Thursday, October 26, 2006

Du, Duba, Dubai.

That title will, I suppose, only be appreciated by those old enough to recall the Dubo, Dubon, Dubonnet advertisements of a bygone era. I was reminded of it as I saw the ghostly wraith of the wording on the side of a French house the other day. This goes back to the time when the thrifty French would lease the unused sides of their houses out to commercial enterprises to act like rather solid billboards. I suppose most of them have been painted over now, but they were certainly preferable to those monstrous billboards.

Many years ago an unsung poet penned the following:

“I think that I shall never see,

A billboard lovely as a tree.

In fact, unless those billboards fall,

I’ll never see a tree at all.”

But back to Dubai. As you know, Dubai is home to a lot of sand, sea, camels and obscene wealth. It also happens to be the home of my publisher. Judging by the amount of construction going on there, it also aims to be the home to most of the world population. The place is one huge construction site and, whilst any aficionado of dump trucks, concrete mixers and giant cranes, will feel that he has died and gone to heaven, for the rest of us it can be a bit upsetting. So very different from life in my home town back in France that I chuntered on about yesterday.

Who they are expecting to come and fill the super, super high rise apartment blocks I have no idea. From the uppermost stories of these you would need oxygen and a pair of high powered binoculars to even catch a glimpse of the sea. At the opposite ends of the scale, there is a development called The Palm which is practically underwater. It is, of course, like all these developments, unfinished and one hopes that the melting of the Greenland ice cap doesn’t upset their calculations.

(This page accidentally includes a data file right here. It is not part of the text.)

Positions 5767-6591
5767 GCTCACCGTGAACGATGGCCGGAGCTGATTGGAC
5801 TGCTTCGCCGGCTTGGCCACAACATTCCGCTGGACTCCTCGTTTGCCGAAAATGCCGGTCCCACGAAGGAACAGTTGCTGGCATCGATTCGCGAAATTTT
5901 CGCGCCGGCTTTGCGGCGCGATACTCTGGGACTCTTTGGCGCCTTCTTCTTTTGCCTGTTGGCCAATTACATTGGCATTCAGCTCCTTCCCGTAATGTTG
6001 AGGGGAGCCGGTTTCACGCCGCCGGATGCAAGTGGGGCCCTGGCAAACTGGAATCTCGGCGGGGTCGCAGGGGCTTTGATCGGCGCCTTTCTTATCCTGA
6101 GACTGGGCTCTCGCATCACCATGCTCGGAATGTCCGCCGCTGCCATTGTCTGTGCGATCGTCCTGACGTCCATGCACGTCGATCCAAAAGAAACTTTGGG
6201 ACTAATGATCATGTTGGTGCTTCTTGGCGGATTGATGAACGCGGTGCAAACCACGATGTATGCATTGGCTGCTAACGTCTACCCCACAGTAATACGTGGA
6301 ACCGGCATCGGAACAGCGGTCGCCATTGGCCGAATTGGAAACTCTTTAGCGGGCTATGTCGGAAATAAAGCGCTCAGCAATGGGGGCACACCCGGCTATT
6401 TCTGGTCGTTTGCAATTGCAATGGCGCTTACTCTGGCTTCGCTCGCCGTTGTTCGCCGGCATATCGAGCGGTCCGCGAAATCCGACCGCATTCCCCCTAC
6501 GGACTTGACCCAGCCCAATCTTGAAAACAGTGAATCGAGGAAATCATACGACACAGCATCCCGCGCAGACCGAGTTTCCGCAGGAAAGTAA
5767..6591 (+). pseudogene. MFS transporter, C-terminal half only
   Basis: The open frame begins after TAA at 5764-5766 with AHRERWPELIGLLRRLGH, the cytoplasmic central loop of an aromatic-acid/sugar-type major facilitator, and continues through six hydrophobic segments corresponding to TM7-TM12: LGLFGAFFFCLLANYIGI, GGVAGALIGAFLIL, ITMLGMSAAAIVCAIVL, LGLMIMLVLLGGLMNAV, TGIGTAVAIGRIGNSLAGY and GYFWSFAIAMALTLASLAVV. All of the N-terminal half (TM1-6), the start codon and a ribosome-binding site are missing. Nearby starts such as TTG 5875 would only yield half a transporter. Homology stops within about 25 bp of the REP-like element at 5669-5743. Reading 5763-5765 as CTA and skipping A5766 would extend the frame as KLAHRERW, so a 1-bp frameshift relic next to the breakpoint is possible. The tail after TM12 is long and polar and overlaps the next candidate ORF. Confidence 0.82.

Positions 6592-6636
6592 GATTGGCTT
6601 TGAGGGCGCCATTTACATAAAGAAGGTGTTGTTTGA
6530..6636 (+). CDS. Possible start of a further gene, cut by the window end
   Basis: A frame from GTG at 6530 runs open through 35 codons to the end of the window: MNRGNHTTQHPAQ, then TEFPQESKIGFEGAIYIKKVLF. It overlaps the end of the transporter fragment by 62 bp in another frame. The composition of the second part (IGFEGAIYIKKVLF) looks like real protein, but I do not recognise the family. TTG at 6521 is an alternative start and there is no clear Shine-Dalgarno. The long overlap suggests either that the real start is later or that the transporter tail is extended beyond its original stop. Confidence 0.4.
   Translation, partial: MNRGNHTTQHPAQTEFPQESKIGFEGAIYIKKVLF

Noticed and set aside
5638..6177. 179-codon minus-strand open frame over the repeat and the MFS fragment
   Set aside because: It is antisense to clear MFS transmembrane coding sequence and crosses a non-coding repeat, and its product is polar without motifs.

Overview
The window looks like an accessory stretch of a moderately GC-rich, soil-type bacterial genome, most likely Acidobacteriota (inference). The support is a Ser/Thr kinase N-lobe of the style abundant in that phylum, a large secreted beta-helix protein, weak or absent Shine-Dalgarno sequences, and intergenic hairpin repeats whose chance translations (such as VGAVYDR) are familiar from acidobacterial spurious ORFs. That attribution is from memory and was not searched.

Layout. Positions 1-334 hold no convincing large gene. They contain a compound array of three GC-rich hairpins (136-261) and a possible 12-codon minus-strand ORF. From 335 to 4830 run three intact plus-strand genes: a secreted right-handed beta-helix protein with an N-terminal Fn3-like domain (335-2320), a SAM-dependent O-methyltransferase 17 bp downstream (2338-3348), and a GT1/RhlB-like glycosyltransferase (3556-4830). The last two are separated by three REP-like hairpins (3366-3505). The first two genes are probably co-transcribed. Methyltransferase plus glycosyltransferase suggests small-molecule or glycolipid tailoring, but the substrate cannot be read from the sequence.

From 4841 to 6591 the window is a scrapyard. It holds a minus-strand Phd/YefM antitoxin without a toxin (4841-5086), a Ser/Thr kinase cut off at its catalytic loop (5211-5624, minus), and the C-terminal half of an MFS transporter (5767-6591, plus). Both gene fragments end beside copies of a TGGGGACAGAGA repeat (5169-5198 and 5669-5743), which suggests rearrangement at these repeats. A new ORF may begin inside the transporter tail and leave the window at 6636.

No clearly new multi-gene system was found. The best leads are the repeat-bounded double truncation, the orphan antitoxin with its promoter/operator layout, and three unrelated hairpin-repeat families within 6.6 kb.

The tallest building in the world is rising apace and, just in case someone like the Chinese should trump them, they’ve designed it so they can add a few stories and, if you’ll pardon the expression, top it.

You can shop in the malls until sated or bankrupt and drink champagne on the top floor of the only seven star hotel in the world, the Burj Al Arab, also the tallest at 321 metres. And then just down the road they’ve built a ski run with real snow, presumably for homesick Norwegians.

From this you can gather it’s a place that delights in excess. A sort of Arabian Nights meets Las Vegas by way of Disneyworld. And the streets are clogged with traffic, as the most favoured vehicles are the sort that the rest of the world is trying to disown.

“Is there nothing about the place you like?” I hear you cry.

Well there is. Firstly, the food is excellent and service impeccable but, more importantly, the local inhabitants are at their most charming. For those who think only of Muslims and Arabs in terms of dangerous religious militancy, a trip to Dubai could be well worth it. For here is a truly intelligent attempt to integrate two very different life styles. Tolerance and respect go hand in hand as do, incidentally, many men, rather to some western visitor’s astonishment. But it's just a sign of friendship, nothing more. Dubai is a little nation that has come to terms with modern western thinking, even if it has meant exiling the camels from town. A pity, since I rather like camels – they seem to have got the human race pretty well wrapped up.

But to me, the most remarkable thing is that, not too many years ago, Dubai was an Arab settlement of pearl fishermen. When I was in the air force, we would fly over on our way into our base at Sharjah and I can’t even remember noting it as being a town. Not until oil was discovered in 1966 was it much more than a minor settlement. And yet here it is, twice life size and immeasurably more gaudy, but at the same time, very secure and most welcoming to the stranger. Longer established nations should, perhaps, take note.

I just hope the global warming doesn’t raise the water level too much for the inhabitants of The Palm. But then, if they can afford a place there, they can always move up to the top floor of the Burj Al Arab hotel and drink champagne until the tide goes out.


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